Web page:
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Budget Standoff

House GOP drafts plan
to pay federal workers

Leaders make little progress in ending shutdown

January 5, 1996
Web posted at: 1:20 a.m. EST

WASHINGTON (CNN) -- On the 20th day of the partial government shutdown, rank-and-file House Republicans forced Speaker Newt Gingrich and other party leaders to piece together a new plan Thursday night to resume some government operations and put workers back on the job.

The plan would also restore the government to full operation -- but only if President Clinton submits a seven-year balanced budget plan based on congressional economic projections.


The measure, hashed out during a GOP conference meeting, would return all 280,000 furloughed federal workers to their jobs, and resume pay for the 480,000 workers who have been working without wages since the partial shutdown began. The plan would expire January 26.

A similar plan presented by Gingrich and other leaders in the House Republican hierarchy sought to restore the workers' jobs through March 15, but it failed to gain sufficient support in the closed-door meeting.

Citing their disappointment with President Clinton for not producing a balanced budget plan, Gingrich described how the GOP has worked all day to come up with a solution that not only produces a balanced budget, but puts federal employees back to work, "because we're all concerned about the federal employees, because they shouldn't be in the middle."

The proposed measure would finance a handful of programs in the nine Cabinet departments and dozens of other agencies whose spending bills have not been completed. The bills include funds to administer unemployment benefits, for foster care and adoption help, to keep national parks and museums open, for many veterans benefits, and for Meals on Wheels, which provides dinners for needy senior citizens.

The majority of programs would not receive funds, however, which could leave many of the workers with lots of time on their hands.

The measure will come to a vote on Friday, and House leaders predicted that it would pass. "I expect to receive overwhelming support on the floor tomorrow," said House Rules Committee Chairman Gerald Solomon, R-New York.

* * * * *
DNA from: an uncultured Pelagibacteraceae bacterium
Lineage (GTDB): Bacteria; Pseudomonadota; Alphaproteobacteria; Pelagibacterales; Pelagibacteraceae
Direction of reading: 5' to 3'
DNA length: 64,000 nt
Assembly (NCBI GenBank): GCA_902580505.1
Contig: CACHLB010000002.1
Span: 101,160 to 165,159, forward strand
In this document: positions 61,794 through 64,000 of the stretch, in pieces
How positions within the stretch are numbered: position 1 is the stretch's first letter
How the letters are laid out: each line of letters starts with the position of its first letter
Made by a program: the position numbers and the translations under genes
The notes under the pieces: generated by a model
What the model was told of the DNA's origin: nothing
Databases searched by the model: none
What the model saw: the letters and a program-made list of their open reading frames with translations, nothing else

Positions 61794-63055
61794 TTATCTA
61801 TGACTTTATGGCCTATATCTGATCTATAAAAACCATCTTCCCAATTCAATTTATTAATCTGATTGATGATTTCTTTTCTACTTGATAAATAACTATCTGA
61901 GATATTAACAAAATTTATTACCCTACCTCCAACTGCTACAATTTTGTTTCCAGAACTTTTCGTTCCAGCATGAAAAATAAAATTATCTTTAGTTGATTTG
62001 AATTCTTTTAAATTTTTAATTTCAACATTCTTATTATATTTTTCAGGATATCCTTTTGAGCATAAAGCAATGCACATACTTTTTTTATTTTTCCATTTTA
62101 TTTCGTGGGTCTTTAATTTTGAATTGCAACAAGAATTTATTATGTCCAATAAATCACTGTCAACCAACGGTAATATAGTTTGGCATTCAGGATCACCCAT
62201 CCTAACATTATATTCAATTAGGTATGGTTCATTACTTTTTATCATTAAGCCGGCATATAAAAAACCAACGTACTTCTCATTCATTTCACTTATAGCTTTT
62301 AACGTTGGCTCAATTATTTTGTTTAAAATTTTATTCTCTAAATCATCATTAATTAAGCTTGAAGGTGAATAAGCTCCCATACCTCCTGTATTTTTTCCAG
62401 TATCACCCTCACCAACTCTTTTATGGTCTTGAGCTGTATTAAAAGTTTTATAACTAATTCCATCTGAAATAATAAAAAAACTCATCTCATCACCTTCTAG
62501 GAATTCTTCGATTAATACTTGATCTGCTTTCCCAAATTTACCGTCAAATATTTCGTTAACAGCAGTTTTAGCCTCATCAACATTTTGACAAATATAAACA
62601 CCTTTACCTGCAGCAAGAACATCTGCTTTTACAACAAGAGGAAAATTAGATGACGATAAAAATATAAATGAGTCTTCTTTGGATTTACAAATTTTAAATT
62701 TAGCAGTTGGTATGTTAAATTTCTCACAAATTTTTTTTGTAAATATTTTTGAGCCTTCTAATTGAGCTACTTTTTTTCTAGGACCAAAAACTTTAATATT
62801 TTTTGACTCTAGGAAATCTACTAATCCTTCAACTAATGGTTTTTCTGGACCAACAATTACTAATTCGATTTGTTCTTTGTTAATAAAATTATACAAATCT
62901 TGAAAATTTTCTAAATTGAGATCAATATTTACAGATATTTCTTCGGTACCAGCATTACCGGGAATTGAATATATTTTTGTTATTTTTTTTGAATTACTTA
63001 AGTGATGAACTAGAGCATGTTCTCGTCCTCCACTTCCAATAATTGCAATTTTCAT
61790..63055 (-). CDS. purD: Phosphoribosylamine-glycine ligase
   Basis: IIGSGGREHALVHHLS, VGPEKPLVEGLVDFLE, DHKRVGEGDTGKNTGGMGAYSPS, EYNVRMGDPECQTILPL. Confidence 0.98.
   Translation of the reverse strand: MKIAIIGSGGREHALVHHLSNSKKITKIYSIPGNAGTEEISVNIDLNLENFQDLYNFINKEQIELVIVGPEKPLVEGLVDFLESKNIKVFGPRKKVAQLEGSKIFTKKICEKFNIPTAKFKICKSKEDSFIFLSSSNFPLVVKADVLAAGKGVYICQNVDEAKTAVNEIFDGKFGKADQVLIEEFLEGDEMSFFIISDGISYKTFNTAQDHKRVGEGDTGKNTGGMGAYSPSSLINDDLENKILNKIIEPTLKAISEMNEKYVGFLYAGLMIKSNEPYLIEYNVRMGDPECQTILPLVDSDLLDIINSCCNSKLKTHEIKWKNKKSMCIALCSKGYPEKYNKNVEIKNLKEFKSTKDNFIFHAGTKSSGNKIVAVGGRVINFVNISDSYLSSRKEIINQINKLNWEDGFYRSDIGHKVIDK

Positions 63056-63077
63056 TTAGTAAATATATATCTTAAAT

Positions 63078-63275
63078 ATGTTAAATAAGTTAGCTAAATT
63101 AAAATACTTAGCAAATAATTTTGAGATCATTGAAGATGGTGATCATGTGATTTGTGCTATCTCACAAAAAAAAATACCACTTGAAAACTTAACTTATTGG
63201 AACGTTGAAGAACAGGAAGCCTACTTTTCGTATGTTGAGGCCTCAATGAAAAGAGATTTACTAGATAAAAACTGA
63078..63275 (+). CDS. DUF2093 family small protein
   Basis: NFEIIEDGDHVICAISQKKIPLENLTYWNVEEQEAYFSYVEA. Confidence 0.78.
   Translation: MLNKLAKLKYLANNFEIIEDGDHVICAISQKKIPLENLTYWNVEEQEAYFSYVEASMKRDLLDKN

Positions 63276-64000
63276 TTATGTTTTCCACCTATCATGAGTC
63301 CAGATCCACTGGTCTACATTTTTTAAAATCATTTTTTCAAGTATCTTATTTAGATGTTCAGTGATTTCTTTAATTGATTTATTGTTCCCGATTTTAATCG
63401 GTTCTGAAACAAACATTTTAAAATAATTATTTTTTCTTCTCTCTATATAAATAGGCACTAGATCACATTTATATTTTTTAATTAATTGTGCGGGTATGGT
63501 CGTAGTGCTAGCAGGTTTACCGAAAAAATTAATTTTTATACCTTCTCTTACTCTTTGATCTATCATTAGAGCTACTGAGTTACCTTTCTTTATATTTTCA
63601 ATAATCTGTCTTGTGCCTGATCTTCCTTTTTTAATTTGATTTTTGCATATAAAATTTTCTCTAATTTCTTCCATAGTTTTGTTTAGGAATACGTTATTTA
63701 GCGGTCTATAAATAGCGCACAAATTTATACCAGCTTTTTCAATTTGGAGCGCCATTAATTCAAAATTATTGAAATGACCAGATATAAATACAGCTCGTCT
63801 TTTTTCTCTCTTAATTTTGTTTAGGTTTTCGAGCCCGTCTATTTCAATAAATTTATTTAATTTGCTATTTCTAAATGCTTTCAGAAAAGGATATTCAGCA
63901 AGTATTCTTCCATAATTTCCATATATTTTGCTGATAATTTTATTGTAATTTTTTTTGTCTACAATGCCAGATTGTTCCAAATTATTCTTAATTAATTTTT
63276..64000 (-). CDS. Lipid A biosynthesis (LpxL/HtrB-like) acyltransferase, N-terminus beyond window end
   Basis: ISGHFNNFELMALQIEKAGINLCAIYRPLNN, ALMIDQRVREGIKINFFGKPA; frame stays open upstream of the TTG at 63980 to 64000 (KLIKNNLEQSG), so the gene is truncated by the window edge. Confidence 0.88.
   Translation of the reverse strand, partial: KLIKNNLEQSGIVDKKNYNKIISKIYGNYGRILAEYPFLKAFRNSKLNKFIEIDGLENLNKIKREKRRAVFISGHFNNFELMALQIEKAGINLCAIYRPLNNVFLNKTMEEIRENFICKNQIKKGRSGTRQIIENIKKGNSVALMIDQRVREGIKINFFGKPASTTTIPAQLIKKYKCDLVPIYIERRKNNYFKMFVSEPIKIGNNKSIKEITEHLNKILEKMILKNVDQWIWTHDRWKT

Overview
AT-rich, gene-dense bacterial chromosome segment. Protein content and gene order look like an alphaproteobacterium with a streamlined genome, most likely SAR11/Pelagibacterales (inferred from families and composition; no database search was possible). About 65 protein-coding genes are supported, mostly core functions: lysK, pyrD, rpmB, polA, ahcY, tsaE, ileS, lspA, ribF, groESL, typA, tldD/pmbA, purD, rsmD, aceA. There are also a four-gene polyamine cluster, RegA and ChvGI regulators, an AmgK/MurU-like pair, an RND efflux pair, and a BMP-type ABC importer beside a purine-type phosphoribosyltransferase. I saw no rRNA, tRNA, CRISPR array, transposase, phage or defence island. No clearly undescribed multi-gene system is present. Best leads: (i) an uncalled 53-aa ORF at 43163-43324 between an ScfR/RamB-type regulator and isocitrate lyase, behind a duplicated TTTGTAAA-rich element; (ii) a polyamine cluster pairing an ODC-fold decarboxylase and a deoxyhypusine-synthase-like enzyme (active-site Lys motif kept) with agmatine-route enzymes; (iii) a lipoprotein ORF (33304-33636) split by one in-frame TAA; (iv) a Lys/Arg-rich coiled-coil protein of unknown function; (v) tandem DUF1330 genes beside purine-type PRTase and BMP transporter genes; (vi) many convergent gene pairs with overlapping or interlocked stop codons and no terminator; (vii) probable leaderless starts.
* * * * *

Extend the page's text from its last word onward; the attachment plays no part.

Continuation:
Earlier Thursday, Republicans canceled a scheduled meeting between Clinton, Gingrich and Senate Majority Leader Bob Dole. The White House speculated that it was because the Republicans needed to settle differences among themselves on their plan.

GOP puts blame for shutdown on Clinton

Earlier Thursday, the Republican chairmen of the House and Senate Budget committees went to the White House for a brief meeting with Chief of Staff Leon Panetta, then returned to Capitol Hill and launched a broadside against Clinton, who the day before had charged Republicans with engaging in a "cynical political strategy."


"It is a cynical strategy because never, to this day, while blaming Republicans for all kinds of things, has the president of the United States had to put a balanced budget on the table," said Budget Chairman Sen. Pete Domenici. (245K AIFF sound or 245K WAV sound)

White House officials say that both sides have worked with a blackboard during their talks, highlighting the most politically sensitive issues on which the two sides remain deeply divided. They include: the extent of a tax cut; proposed savings in Medicare and Medicaid; and spending cuts in education, the environmental protection, technology investment, child welfare, and other programs close to the president's heart.

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